In Season: Fall Has Fell? More Like Exploded!

Like many farmers I've talked with in the last couple of weeks, Josh Alsberg of Rubinette Produce seemed shell-shocked at how quickly summer has left the scene. "It fell off the cliff real fast," he said, recalling how our usual leisurely stroll from summer into fall seemed more like a bad writer's solution to tying up the loose ends of a messy script.

Espelette peppers make a fabulous fermented hot sauce.

A high mountain pass, a hairpin curve, screeching brakes and a looping, slow-motion tumble into the canyon. (Like one person's summary of the voluminous Anna Karenina: "Anna. Train. Squish.")

It's certainly not all doom and gloom, though. Alsberg emphasized that farmers' market shoppers will find that some peppers are still available, as are some local table grapes that weren't mush-ified by the cold rains, but you'd best catch them now or say sayonara until next year.

Josh's favorite apple? The Rubinette, of course!

What you will discover at farmers' markets are a panoply of apples and pears from local orchards, along with fresh ciders by the gallon. And, on October 19th at Providore Fine Foods, Alsberg is hosting a tasting of more than two dozen varieties of heritage, heirloom and hard-to-find apples—specially priced for the event—as well as local ciders and a variety of apple-y treats from Tim Healea at Little T Baker. Another reason to go? Five percent of the day's sales will go to benefit the Sauvie Island Center, which provides local children with unique experiences that helps them make the connection between the food they eat, farming and the land.

Black futsu.

Look for squash to come on strong—Alsberg hates the term "winter squash," preferring instead the term "hard squash" to differentiate it from the softer-textured summer squash like zucchini, costata romanesco, crookneck and pattypan. He rattles off delicata, acorn and butternut as the more common exemplars of the hard squashes, but gets a gleam in his eye when he talks about his fondness for more unusual (and usually better-flavored) varieties like Black Futsu, Tetsukabuto, Gill's Golden Pippin and Robin's Koginut, an organic variety developed by rock star vegetable breeder Michael Mazourek of Cornell University.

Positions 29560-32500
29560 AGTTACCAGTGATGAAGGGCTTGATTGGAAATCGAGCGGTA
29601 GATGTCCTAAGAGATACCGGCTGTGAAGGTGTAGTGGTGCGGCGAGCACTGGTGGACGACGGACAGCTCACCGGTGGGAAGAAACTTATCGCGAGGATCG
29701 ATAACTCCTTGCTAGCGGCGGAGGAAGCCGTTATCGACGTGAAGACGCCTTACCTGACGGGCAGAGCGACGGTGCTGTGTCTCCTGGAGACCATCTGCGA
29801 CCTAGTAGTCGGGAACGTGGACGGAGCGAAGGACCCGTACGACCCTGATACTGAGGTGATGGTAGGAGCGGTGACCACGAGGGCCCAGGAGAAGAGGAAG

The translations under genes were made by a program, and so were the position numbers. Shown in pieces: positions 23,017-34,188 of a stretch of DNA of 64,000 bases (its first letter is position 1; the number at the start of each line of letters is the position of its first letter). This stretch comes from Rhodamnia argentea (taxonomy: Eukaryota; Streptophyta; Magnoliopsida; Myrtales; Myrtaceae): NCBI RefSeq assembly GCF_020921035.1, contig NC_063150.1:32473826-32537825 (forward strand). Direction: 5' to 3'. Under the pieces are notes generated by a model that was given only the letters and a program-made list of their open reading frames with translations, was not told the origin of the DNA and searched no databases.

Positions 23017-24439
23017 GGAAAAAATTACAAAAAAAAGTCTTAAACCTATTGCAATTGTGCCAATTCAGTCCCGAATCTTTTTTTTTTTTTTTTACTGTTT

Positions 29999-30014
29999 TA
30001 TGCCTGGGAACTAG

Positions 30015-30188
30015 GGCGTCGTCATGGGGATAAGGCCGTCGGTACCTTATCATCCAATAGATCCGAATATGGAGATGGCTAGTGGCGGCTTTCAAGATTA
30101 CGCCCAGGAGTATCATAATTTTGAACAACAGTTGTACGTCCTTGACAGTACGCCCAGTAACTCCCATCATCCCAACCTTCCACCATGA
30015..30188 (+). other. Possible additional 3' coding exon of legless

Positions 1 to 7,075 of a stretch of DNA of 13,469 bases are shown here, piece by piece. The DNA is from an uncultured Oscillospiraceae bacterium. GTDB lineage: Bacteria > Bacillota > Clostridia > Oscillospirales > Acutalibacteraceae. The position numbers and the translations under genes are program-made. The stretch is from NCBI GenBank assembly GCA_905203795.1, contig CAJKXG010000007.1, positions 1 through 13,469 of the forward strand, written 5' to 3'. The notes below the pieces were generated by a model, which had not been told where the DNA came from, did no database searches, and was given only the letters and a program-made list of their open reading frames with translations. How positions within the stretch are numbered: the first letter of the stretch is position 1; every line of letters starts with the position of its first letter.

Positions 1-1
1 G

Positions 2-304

If you're looking for the best flavor, it's always better to know your local grower, Alsberg believes. "When it's industrially grown the flavor goes out the window," he said. Big growers are looking for yield and an ability to sustain less-than-ideal shipping conditions; flavor is way down the list of their priorities, he says.

Castelfranco chicory.

Chicories are also going to be abundant, and you'll find local farms offering not just radicchio, escarole and frisée on farmers' market tables, but pale green-speckled-with-red heads of Castelfranco, the long green romaine-like Sugarloaf (known as Pan di Zucchero in Italy) and the pink-to-deep-rose Rosalba. Tardivo is another variety that's gaining popularity, with its long, thin, arching leaves and thick white ribs. (Alsberg claims to have created the hashtag #ChicoryIsTheNewKale, and who am I to argue?)

Local mushrooms are going strong, plentiful enough that you can look for good pricing on chanterelles in the coming weeks. Persimmons are also looking plentiful, and you might begin to find pawpaws from a couple local farms. Pawpaws, also called the Indiana banana, are the largest edible fruit native to North America with a flavor that tastes like a cross between a mango and a banana, and breeders have been adapting them to the Northwest's maritime climate.

Purple sprouting broccoli.

When I exclaimed at the bunches of purple sprouting broccoli that I saw on his shelves, Alsberg launched into the glories of brassicas, saying that they're just beginning their season and should be abundant for the next few weeks. The bottom line is, don't mourn the passing of summer, because there's plenty to be excited about in the chilly days to come.

Providore Fine Foods, which includes purveyors Rubinette Produce, Pastaworks, Flying Fish, The Meat Monger, Little T American Baker and Hilary Horvath Flowers, is a sponsor of Good Stuff NW.

In Season: Summer Avalanche Warning

It wasn't an auspicious beginning to a meeting. As I sat down to talk with Josh Alsberg, aka "Fruit Monkey" and proprietor of Rubinette Produce in the wondrous land of food that is Providore Fine Foods, he said he had sad news.

"Strawberries are done," he deadpanned.